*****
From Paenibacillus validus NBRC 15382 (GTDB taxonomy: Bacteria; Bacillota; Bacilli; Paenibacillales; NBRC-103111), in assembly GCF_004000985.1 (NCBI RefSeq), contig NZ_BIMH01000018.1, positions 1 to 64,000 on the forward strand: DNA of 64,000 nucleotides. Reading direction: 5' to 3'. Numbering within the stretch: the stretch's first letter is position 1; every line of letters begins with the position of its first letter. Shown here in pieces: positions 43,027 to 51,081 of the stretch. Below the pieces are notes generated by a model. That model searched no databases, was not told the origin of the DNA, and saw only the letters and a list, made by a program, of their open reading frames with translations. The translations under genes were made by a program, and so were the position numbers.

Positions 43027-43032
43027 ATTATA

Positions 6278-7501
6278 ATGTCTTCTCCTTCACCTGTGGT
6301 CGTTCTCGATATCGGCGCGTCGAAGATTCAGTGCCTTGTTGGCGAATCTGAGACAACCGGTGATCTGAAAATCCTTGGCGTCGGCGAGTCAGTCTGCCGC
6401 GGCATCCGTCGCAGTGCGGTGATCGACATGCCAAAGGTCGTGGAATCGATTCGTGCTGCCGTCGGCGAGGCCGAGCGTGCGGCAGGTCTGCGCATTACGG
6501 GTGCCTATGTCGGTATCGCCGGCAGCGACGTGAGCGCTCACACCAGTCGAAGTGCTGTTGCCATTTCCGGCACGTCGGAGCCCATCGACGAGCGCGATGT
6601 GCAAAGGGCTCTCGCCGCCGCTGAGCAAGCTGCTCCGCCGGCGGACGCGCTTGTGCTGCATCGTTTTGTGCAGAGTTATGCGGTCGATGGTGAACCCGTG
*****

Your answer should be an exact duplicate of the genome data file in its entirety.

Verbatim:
From Paenibacillus validus NBRC 15382 (GTDB taxonomy: Bacteria; Bacillota; Bacilli; Paenibacillales; NBRC-103111), in assembly GCF_004000985.1 (NCBI RefSeq), contig NZ_BIMH01000018.1, positions 1 to 64,000 on the forward strand: DNA of 64,000 nucleotides. Reading direction: 5' to 3'. Numbering within the stretch: the stretch's first letter is position 1; every line of letters begins with the position of its first letter. Shown here in pieces: positions 43,027 to 51,081 of the stretch. Below the pieces are notes generated by a model. That model searched no databases, was not told the origin of the DNA, and saw only the letters and a list, made by a program, of their open reading frames with translations. The translations under genes were made by a program, and so were the position numbers.

Positions 43027-43032
43027 ATTATA

Positions 6278-7501
6278 ATGTCTTCTCCTTCACCTGTGGT
6301 CGTTCTCGATATCGGCGCGTCGAAGATTCAGTGCCTTGTTGGCGAATCTGAGACAACCGGTGATCTGAAAATCCTTGGCGTCGGCGAGTCAGTCTGCCGC
6401 GGCATCCGTCGCAGTGCGGTGATCGACATGCCAAAGGTCGTGGAATCGATTCGTGCTGCCGTCGGCGAGGCCGAGCGTGCGGCAGGTCTGCGCATTACGG
6501 GTGCCTATGTCGGTATCGCCGGCAGCGACGTGAGCGCTCACACCAGTCGAAGTGCTGTTGCCATTTCCGGCACGTCGGAGCCCATCGACGAGCGCGATGT
6601 GCAAAGGGCTCTCGCCGCCGCTGAGCAAGCTGCTCCGCCGGCGGACGCGCTTGTGCTGCATCGTTTTGTGCAGAGTTATGCGGTCGATGGTGAACCCGTG